Gulf County works to keep kids safe

Published: Thursday, March 14, 2013 at 09:52 AM.

This tabbed, easy to use guide provides emergency instructions for hazardous materials spills, weapons on school grounds, lost or missing children, assaults, bomb threats, fires, severe weather and hostage situations.

While the staff is well-prepared, administrators keep the students ready using mock drills scheduled periodically throughout the year. Monthly fire drills and bi-annual tornado and lockdown drills keep protocols fresh in the minds of the children.

During the last school board meeting Norton mentioned that school administrators are working with Gulf County Sherriff Mike Harrison to incorporate additional drills into practice, especially those dealing with live threats. They hope to have these exercises in place soon.

“We live in a part of the country where we respect the Second Amendment and respect a lifestyle where students are also hunters,” Norton said, “but if someone pulls a gun in a threatening manner, our SROs will do anything necessary to protect the children.”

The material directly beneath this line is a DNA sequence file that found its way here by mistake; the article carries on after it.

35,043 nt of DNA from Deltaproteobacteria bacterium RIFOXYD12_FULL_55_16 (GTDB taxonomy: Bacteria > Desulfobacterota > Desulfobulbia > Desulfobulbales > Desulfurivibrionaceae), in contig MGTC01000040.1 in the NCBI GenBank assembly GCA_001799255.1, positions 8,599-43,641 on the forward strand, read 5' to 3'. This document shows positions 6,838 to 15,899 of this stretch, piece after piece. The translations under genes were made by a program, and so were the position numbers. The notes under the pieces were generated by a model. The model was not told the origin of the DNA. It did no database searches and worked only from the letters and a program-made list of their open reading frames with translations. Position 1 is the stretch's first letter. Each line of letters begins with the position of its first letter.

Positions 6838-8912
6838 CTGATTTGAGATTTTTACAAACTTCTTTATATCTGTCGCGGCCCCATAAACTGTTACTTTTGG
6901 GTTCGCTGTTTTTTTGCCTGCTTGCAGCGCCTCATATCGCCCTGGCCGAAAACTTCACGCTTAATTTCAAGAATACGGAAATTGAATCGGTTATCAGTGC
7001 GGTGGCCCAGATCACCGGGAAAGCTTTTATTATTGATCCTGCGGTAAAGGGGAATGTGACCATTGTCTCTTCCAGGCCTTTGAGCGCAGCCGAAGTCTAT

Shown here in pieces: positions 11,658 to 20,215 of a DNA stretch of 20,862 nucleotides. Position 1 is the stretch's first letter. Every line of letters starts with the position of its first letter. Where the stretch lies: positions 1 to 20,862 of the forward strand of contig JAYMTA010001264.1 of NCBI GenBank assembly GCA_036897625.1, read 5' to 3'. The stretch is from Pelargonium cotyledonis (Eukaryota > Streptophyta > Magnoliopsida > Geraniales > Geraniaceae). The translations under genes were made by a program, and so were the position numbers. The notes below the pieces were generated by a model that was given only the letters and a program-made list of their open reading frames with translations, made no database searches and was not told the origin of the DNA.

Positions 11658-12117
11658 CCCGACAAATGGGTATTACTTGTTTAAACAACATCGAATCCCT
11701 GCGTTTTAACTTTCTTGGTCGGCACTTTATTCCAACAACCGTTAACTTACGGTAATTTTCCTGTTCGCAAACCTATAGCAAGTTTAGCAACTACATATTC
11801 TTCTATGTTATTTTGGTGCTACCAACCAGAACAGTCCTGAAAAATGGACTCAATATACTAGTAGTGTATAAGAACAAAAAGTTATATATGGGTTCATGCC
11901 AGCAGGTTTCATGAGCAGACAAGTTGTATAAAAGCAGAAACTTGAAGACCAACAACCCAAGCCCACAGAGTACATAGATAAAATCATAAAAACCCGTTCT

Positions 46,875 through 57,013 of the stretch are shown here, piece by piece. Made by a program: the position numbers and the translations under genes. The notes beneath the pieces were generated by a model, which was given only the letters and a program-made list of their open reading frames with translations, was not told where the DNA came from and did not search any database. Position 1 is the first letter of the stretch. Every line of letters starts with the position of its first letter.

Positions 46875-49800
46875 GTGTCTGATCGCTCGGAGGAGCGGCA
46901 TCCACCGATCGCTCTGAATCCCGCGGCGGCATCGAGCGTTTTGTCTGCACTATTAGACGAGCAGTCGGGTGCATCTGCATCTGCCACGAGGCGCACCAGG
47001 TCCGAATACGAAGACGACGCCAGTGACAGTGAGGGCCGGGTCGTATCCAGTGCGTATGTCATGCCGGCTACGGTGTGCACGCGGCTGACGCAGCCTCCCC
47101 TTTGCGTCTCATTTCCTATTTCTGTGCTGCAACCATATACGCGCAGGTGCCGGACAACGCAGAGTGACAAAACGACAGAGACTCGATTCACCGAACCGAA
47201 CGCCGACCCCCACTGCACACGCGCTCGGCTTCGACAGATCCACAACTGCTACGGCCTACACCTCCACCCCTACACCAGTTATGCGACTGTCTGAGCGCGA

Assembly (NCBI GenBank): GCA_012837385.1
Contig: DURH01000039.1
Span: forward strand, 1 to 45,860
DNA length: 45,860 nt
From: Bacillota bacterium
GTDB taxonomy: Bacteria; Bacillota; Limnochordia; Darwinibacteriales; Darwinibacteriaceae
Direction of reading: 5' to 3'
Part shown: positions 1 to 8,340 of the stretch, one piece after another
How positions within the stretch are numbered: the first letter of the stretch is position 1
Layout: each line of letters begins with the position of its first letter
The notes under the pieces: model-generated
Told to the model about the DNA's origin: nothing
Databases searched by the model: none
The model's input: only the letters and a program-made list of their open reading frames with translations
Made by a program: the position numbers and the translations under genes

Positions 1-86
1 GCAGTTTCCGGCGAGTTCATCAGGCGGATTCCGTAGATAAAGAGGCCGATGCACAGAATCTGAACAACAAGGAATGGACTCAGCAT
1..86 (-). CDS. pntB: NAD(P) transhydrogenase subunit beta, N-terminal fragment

Since reaction time is so important, teachers are given full autonomy to make judgment calls with each situation that arises.

The school is tied into the Emergency Operations Center and Strickland has undergone extensive training to ensure that he’s ready for anything.

“SWAT teams have practiced drills inside the high school on weekends,” said Strickland. “It’s so important that they’re familiar with layout in case something happens.”

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